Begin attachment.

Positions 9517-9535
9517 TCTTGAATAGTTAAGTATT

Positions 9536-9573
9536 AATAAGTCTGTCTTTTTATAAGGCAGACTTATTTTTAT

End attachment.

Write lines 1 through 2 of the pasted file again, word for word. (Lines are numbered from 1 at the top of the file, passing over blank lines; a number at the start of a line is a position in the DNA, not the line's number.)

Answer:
Positions 9517-9535
9517 TCTTGAATAGTTAAGTATT